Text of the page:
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30 Days Not Sufficient

March 04, 1990

Most of the time, I'm in agreement with your columnist Robert Bruss on the advice in the Real Estate section. However, I must disagree with a point that he has repeatedly stated: only giving a broker 30-day listing agreements to sell a house. Bruss needs to consider what a broker or agent faces in the first 30 days of marketing a newly listed property.

Typically, an employment agreement (listing contract) is created between owner and agent. Within 24 to 48 hours, that information is submitted to the multiple listing service that serves the area. Most MLSs are computerized and within the next 24 hours, the information is accessible to all members in printout format.

Almost all MLSs publish an inventory book of their listed properties weekly. The deadline for publication is usually five days before the book is distributed. Conceivably, a new listing could appear in the new book anywhere from five days to 11 days after submission. We are now looking at between seven to 13 days before the new listing appears in published form from the day the contract was created.

While this is taking place, the agent is designing the marketing program for the property, i.e., broker caravans, ads, arranging photographs, brochure preparation and distribution, setting up open houses and much more. By the time a full marketing program is up and running on the property, 14 to 20 days may have gone by.

Under Bruss' concept of what sellers should do, the 30-day stipulation severely limits the agent's selling time to between 10 to 16 days. Clearly, not enough time for effective marketing and follow-up.

A lot of property we see needs repairs, painting and cleaning. Some require major work before marketing. Price is the most important aspect of selling a home and can be a giant obstacle in the agent's effort. The last thing an agent wants is an overpriced home that needs a lot of work and only 30 days in which to do it. Remember, an agent only gets paid when the home sells and the escrow closes.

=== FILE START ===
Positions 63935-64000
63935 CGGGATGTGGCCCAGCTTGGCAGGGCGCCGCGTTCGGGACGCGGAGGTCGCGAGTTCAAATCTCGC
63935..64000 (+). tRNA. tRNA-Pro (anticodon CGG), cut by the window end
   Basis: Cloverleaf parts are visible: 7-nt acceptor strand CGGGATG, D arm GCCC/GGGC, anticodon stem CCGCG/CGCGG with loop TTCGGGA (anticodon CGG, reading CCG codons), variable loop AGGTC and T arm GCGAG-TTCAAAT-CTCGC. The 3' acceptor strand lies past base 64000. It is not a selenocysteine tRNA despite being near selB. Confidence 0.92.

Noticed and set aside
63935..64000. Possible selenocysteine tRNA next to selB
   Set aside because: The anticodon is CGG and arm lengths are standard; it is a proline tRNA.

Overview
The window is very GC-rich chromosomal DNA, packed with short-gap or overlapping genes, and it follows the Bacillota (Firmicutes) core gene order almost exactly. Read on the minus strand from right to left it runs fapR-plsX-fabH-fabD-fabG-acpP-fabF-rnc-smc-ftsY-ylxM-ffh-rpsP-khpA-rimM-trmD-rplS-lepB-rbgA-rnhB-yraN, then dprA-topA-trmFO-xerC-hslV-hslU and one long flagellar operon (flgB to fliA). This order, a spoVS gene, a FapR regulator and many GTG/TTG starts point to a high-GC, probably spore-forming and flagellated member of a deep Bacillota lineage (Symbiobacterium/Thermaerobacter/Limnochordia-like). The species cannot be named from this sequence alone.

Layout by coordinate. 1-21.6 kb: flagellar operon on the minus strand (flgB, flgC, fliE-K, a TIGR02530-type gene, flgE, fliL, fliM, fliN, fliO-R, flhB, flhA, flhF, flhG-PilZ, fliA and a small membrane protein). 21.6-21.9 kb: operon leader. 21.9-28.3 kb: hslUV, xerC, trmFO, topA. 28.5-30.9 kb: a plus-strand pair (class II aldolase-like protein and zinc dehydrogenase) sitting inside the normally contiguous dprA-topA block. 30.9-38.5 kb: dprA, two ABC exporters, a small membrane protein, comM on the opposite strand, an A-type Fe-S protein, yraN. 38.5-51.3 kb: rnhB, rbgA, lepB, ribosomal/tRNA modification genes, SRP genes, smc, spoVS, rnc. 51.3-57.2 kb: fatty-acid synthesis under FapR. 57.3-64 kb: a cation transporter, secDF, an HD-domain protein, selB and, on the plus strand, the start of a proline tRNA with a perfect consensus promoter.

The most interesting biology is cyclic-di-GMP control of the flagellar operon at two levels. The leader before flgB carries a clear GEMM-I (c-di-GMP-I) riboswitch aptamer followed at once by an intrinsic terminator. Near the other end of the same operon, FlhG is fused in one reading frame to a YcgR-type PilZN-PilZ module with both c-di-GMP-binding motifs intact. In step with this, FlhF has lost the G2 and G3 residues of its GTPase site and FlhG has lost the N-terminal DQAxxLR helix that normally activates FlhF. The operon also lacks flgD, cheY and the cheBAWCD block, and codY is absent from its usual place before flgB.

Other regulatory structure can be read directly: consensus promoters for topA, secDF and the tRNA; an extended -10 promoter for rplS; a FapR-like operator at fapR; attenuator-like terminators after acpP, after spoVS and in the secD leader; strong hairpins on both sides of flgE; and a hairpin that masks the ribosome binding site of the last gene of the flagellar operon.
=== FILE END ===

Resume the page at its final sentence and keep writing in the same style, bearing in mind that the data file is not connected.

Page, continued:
If a seller adheres to Bruss' 30 day-limit, the effect would be a series of different signs appearing on their property every month. There would be no real opportunity for a marketing program to be implemented. The sellers may feel this is the best way to control their situation, but in reality, it is just the opposite. The use of this approach becomes a sword held over the agent's head and blunts motivation.

Market conditions are also a major component in the sale of homes today. Currently there are more homes for sale than at any time in the last 10 years. Buyers are scarce and very selective. It is a perfect time for buyers, and a nightmare for sellers.

We're constantly asked by our clients why we aren't showing their homes more or even at all. When the residential market was boiling over in 1988 and the first part of 1989, many homes sold within the first 30 days, several with multiple offers. Bruss' plan would have worked then, but not in every situation, I'm sure.

In my opinion, the absolute minimum working time an agent needs to market a home is 60 days under ideal conditions. Ninety days is a reasonable time, and anything longer would be for special circumstances.

A seller can include in the listing agreement specific performance requirements, i.e., number and placement of ads, open houses, brochures, etc. If the agent fails to meet these requirements, then there is grounds for cancellation. Almost all of our sellers understand the complexities and realities of selling their homes after we've explained it to them. They become a very valuable part of the marketing effort.

A. MORTELLARO JR.

Westlake Village

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